2009.06.26: June 26, 2009: Headlines: Iraq: COS - Afghanistan: COS - Pakistan: Women's Issues: COS - Togo: Writing - Togo: Journalism: The New Yorker: George Packer writes: The separateness of men and women is always the thing that strikes me, and disturbs me, most deeply about working in countries like Iraq, Afghanistan, and Pakistan

Peace Corps Online: Directory: Togo: Special Report: RPCV George Packer (Togo): 2009.06.26: June 26, 2009: Headlines: Iraq: COS - Afghanistan: COS - Pakistan: Women's Issues: COS - Togo: Writing - Togo: Journalism: The New Yorker: George Packer writes: The separateness of men and women is always the thing that strikes me, and disturbs me, most deeply about working in countries like Iraq, Afghanistan, and Pakistan

By Admin1 (admin) (151.196.232.221) on Tuesday, June 30, 2009 - 7:09 am: Edit Post

George Packer writes: The separateness of men and women is always the thing that strikes me, and disturbs me, most deeply about working in countries like Iraq, Afghanistan, and Pakistan

George Packer writes: The separateness of men and women is always the thing that strikes me, and disturbs me, most deeply about working in countries like Iraq, Afghanistan, and Pakistan

"Iíve never gotten used to this fact of daily life; though I keep my thoughts mainly to myself, I think about it constantly. And though I donít agree with the French and Turkish policies of forbidding the hijab in certain areas like schools or government jobs, I canít help seeing it as an instrument of oppression, rightly or wronglyóeven when itís the voluntary and self-imposed kind. Watching a woman at the airport in Jakarta trying to drink coffee under the veil of her niqab, an act that required all of her focus and dexterity and was almost impossible to do without spilling, reminded me of the images I saw as a child of Chinese women with tiny, bound feet." Journalist George Packer served as a Peace Corps Volunteer in Togo.

George Packer writes: The separateness of men and women is always the thing that strikes me, and disturbs me, most deeply about working in countries like Iraq, Afghanistan, and Pakistan

A War of Oneís Own

In part three of our roundtable, Amy Davidson asks Jon Lee Anderson and George Packer about the difficulty male journalists face in interviewing women in the Muslim world and the differences in how men and women experience war.

[Excerpt]

George Packer: The separateness of men and women is always the thing that strikes me, and disturbs me, most deeply about working in countries like Iraq, Afghanistan, and Pakistan. Nothing else about the conservative Muslim world comes close to providing such a stark contrast with the modern West, such an undeniable demonstration of cultural and political difference. I must say that it always feels like an entirely negative contrast. The muffling or outright sequestration of half the population drains the variety and vibrancy from public life, makes men less interesting and sometimes less sensitive, removes from the visible scene and the field of journalism one of the crucial aspects of human life.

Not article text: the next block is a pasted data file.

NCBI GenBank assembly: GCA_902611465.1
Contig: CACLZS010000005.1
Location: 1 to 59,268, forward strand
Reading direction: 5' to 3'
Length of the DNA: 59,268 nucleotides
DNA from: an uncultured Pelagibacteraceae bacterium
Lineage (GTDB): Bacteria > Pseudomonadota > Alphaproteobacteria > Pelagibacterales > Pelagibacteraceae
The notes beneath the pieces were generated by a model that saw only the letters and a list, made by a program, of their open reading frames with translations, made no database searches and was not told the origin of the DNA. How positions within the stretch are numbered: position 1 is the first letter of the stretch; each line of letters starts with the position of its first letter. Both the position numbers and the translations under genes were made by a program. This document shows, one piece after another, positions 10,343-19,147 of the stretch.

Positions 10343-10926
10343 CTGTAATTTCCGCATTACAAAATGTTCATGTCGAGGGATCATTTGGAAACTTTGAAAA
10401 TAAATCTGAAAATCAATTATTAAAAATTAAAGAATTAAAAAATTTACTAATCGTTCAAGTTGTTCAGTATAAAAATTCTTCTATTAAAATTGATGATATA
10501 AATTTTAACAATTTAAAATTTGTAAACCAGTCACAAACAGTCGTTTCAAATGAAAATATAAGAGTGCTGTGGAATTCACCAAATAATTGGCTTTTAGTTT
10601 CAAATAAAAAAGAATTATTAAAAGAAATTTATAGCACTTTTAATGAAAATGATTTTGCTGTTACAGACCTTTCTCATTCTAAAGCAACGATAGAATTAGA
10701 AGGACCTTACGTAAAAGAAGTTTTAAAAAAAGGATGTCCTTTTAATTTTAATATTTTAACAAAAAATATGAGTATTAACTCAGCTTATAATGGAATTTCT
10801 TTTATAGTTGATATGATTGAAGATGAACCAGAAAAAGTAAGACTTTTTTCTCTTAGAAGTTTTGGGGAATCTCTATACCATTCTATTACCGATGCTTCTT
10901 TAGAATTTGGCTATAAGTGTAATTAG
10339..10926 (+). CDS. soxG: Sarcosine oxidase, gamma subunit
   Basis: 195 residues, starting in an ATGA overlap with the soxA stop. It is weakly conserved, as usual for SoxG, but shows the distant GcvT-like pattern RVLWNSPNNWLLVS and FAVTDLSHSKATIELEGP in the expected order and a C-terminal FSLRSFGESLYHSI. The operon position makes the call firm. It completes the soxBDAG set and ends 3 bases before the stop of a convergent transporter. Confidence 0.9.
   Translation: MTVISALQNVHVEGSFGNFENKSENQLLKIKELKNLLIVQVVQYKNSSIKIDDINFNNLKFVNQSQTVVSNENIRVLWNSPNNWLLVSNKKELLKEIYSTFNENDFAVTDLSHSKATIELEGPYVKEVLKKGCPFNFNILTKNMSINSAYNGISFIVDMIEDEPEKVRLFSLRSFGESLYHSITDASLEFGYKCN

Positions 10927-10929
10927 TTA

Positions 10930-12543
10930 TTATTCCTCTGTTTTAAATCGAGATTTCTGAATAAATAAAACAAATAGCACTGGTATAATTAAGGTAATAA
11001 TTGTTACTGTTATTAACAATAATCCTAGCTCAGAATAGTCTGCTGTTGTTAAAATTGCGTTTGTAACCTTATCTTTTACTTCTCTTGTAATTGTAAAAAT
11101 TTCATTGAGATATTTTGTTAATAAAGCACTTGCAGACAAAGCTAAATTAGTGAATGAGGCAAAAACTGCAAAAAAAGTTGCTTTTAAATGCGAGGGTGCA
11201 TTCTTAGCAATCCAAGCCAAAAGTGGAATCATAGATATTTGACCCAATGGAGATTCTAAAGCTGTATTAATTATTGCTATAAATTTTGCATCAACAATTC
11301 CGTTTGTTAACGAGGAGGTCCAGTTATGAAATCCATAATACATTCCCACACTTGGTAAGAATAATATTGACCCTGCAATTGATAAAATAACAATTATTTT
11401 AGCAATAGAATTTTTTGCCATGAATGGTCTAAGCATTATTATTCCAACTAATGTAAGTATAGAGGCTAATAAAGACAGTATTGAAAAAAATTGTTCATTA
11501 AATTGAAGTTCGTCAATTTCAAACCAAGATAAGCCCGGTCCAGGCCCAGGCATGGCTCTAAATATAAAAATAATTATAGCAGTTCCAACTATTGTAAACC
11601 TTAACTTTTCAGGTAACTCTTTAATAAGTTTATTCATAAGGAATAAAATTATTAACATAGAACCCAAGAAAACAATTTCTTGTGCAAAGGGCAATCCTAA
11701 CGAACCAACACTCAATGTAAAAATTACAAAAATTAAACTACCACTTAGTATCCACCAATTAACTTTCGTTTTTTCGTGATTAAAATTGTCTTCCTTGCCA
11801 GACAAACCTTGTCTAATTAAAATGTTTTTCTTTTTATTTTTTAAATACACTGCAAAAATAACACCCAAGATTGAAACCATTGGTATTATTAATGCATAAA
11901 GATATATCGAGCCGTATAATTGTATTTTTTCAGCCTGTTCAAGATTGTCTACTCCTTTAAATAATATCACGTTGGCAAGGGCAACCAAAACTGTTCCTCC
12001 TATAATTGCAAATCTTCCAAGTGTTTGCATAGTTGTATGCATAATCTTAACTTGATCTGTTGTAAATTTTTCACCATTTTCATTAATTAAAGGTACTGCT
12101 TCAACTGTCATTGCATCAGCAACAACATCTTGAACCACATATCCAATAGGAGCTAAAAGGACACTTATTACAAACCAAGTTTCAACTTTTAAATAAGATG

I might struggle briefly with an attempt at anthropological relativism, but I soon give in and admit that the drastic limits imposed on women in publicóI was just in the Pashtun areas of Afghanistan and Pakistan, where the limits are almost totalóseem like a confession of some cultural failure, perhaps even the failure, the heart of the reason that war and oppression and intolerance are daily afflictions and, therefore, that I and other journalists keep visiting.

Iíve never gotten used to this fact of daily life; though I keep my thoughts mainly to myself, I think about it constantly. And though I donít agree with the French and Turkish policies of forbidding the hijab in certain areas like schools or government jobs, I canít help seeing it as an instrument of oppression, rightly or wronglyóeven when itís the voluntary and self-imposed kind. Watching a woman at the airport in Jakarta trying to drink coffee under the veil of her niqab, an act that required all of her focus and dexterity and was almost impossible to do without spilling, reminded me of the images I saw as a child of Chinese women with tiny, bound feet.

This separation inevitably affects the work. I spent enough time in Iraq, and the country still has enough of a hangover from its period of modernization, that it wasnít difficult for me to talk to women, especially ones over thirty or forty. What we could talk aboutóthatís another matter. Iím certain that colleagues who are women got a lot closer to the truth in matters of the body and the heart. And because war and politics are the magnets that draw my reporting in these countries, my notebooks overflow with the words of men; womenís voices are much harder to hear.




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Story Source: The New Yorker

This story has been posted in the following forums: : Headlines; Iraq; COS - Afghanistan; COS - Pakistan; Women's Issues; COS - Togo; Writing - Togo; Journalism

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